EDINBURGH EXPERT WALKING TOURS - BLOG
EDINBURGH EXPERT WALKING TOURS - BLOG
A few weeks ago I had the pleasure of being shown around one of Edinburgh's true hidden gems, a building not (currently) generally open to the public. The Glasite Meeting House, on Barony Street in the New Town, has a fascinating history as a meeting house for this religious sect, who broke away from the Church of Scotland in the eighteenth century.
The building is split over a number of levels, and today houses the Scottish Historic Buildings Trust, a charity which restores and maintains buildings of interest around the country.
The main hall of the building was where services took place. The Glasites - named for their founder, John Glas, who hailed from Fife - were renowned for their long Sunday services, which could often last upwards of five hours. The group were sometimes referred as the 'Kail Kirk', thanks to the serving of a hearty soup or broth made of kale, served to members to break up the lengthy service of scripture readings, prayers and blessings, and the singing of psalms and hymns.
Inside the meeting hall, there are no windows to the outside world, just a large cupola allowing light into the room. The glass skylight has minimal decoration, as does the rest of the room - worshippers were not to be distracted by bright colours or elaborate decorations. The lines of golden coloured glass on the cupola is as decorative as the meeting hall got!
The hall is laid out with lines of pews, which would have been occupied by family groups, with some of them still bearing the idle doodles scratched into the wood by children who would have spent long hours here with their families.
The dining room upstairs still has one of the original clocks built into the fabric of the building, as well as the mechanism for a dumb waiter, which would have brought the soup up from the kitchens on the floor below. Here the adult members of the church would enjoy their meal, whilst visitors and children would eat in the kitchens. More decorative than the meeting hall, this room also enjoyed the benefit of windows and two fireplaces.
The Glasites continued to meet here as recently as 1989, however membership by that time had dwindled. A larger survival of the Glasite spirit continued in America, where John Glas's son-in-law Robert Sandeman established a branch of the Glasites which became better known as the Sandemans.
Glasite Meeting Houses survive in Dundee, Perth and Galashiels - a predominantly east coast sect - and the Edinburgh house was recently given a renewed lease of life as a community cinema.
My thanks again to Russell from SHBT for taking the time to show me around this fascinating building!
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Every year on November 11, the UK marks Remembrance Day, commemorating the date in 1918 that an armistice was declared across Europe, marking the end of the World War One, and now held as a day of remembrance for military and civilian casualties of conflicts from right across the twentieth century.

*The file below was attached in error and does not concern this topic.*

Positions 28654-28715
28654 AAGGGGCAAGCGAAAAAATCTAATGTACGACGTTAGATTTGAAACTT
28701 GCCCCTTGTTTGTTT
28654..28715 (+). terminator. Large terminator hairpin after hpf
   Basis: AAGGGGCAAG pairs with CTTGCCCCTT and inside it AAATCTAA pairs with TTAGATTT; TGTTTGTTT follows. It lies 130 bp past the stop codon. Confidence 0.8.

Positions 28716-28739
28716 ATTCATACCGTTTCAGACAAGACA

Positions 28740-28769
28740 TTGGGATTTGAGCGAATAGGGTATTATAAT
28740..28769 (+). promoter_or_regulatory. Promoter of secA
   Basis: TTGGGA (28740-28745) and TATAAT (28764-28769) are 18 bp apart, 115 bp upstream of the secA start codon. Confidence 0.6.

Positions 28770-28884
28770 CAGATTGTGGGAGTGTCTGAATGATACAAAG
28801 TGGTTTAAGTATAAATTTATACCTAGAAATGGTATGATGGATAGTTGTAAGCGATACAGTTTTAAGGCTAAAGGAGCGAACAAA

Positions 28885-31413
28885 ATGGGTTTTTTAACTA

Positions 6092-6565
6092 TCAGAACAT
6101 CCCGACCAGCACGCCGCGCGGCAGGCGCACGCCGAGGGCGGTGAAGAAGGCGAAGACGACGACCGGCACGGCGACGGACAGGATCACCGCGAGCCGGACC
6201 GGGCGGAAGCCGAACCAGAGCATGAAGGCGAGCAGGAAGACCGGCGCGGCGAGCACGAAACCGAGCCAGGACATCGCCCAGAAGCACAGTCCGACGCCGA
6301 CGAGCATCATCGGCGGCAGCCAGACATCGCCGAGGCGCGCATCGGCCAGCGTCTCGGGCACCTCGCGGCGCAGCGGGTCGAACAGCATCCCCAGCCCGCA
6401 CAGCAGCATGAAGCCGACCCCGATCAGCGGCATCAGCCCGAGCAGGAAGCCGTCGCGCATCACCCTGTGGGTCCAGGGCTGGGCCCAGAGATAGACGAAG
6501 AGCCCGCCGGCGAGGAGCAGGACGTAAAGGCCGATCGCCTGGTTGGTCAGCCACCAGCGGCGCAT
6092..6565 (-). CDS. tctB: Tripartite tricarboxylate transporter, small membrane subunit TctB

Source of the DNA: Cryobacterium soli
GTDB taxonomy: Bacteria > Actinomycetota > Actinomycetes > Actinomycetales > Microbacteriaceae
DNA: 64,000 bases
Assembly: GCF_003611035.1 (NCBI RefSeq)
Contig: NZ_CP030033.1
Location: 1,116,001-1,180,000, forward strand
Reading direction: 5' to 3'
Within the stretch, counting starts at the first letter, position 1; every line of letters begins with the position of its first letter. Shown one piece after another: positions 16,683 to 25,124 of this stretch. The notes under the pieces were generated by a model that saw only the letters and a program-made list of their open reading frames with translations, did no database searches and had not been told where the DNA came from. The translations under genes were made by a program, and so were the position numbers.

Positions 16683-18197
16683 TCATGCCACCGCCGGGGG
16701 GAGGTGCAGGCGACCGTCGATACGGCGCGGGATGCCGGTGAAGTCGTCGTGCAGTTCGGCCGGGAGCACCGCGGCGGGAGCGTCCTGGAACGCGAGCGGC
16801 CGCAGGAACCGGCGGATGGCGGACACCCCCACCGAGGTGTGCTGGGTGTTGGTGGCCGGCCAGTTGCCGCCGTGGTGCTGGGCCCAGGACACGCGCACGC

Edinburgh holds a variety of events and commemorations to mark this day, along with towns and cities across the UK, and one of the most visible emblems of this period of remembrance is that of the poppy, held as a symbol of both the fallen and the veterans of these wars.
The poppy was adopted as a symbol after World War One, when the fields in France and Belgium, where the front lines of the trench warfare had been, sprouted these vibrant and colourful flowers in the aftermath of the battles. The flowers seeded themselves easily in the heavily churned up and disturbed earth of these former battlefields, and became an emblem of the losses which occurred there. (In France, the blue cornflower came to symbolise these conflicts in a similar fashion.)
Today, paper poppies are worn as an emblem of remembrance, displayed in wreaths, and are planted in fields of crosses, such as the Garden of Remembrance in Edinburgh's Princes Street Gardens, around the Scott Monument.
But you may not know that Scottish poppies are different from English poppies - the former have four petals, while the latter have just two. English poppies often have green leaves attached to the flower, while the Scottish ones do not.
Moreover, all Scottish poppies are made here in Edinburgh, in Lady Haig's Poppy Factory, a charitable body set up to provide occupation to veterans in 1926. Today they employ 40 ex-servicemen and women to assemble the paper poppies which are sold and displayed across Scotland. They hand-make over five millions poppies every autumn, ahead of the Remembrance Day events across the country.
The factory was originally established by the wife of Field Marshall Douglas Haig. He had been born on Charlotte Square in Edinburgh's New Town, and became the commander of British Army forces during World War One.
During the 1930s, ahead of the Second World War, employment at the factory reached 117 people, and was moved to its current premises at Warriston, in the north of Edinburgh, in the 1960s. They have continued to provide Scotland's poppies - for lapels and wreaths - ever since, although not without some challenging times in the 1970s and 1980s.
Now, over a century after the end of World War One, the symbol of the poppy is a major symbol of commemoration in countries all around the world, and the work of Lady Haig's Poppy Factory remains as important and valuable as ever.
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Remember, remember, the fifth of November,
Gunpowder, treason and plot!
So runs the popular children's rhyme which helped to put this date in the diary - for those not native to the UK, November fifth is popularly celebrated as Bonfire Night, or Guy Fawkes Night, when we mark an historic event which could have had a devastating impact on England (and, indeed, Scotland). It was an event that featured all of the above - gunpowder, treason, and plenty of plot! - along with lashings of government intrigue, religious zeal, and attempted regicide.